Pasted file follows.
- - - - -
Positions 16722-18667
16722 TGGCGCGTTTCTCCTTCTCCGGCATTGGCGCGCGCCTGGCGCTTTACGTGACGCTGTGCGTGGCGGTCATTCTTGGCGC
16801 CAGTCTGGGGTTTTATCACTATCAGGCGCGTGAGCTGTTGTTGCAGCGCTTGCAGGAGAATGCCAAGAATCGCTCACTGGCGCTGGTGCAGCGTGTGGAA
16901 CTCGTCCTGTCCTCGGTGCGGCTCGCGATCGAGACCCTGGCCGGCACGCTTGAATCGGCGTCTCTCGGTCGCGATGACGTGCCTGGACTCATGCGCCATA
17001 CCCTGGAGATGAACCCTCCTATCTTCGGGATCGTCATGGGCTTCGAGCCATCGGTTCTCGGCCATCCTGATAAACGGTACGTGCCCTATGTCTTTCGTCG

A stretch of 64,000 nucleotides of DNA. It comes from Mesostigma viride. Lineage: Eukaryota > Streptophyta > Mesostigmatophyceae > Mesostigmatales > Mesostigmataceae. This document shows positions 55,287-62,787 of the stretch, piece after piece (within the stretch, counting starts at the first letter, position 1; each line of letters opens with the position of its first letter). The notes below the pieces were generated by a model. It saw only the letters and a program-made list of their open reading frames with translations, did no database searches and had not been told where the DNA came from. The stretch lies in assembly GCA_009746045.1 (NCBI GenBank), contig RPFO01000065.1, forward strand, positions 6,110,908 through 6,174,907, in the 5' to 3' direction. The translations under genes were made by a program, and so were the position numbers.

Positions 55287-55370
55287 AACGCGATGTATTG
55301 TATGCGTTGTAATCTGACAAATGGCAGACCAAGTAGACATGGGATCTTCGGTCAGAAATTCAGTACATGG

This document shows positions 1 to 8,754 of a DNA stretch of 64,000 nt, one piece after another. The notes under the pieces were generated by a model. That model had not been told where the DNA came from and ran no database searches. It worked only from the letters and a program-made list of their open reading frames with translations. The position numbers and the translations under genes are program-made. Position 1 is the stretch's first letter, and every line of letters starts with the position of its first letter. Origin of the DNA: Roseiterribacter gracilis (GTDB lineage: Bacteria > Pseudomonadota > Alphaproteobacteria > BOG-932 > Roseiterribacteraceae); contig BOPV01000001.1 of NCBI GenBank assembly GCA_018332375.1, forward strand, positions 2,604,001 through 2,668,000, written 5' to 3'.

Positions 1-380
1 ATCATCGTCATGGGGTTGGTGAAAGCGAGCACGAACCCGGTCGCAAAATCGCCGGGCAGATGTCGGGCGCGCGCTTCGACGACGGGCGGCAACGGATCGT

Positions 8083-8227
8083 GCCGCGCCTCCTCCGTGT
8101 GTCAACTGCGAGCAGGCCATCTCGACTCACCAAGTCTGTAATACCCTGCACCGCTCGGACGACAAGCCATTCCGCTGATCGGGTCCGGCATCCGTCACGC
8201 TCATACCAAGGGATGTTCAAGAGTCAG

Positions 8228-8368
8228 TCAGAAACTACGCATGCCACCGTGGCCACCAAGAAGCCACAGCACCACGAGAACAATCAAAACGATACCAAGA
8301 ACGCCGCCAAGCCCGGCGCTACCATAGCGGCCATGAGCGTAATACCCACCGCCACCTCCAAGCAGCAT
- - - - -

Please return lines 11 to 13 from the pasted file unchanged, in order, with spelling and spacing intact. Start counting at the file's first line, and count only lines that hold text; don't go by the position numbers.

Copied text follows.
Positions 1-380
1 ATCATCGTCATGGGGTTGGTGAAAGCGAGCACGAACCCGGTCGCAAAATCGCCGGGCAGATGTCGGGCGCGCGCTTCGACGACGGGCGGCAACGGATCGT

Positions 8083-8227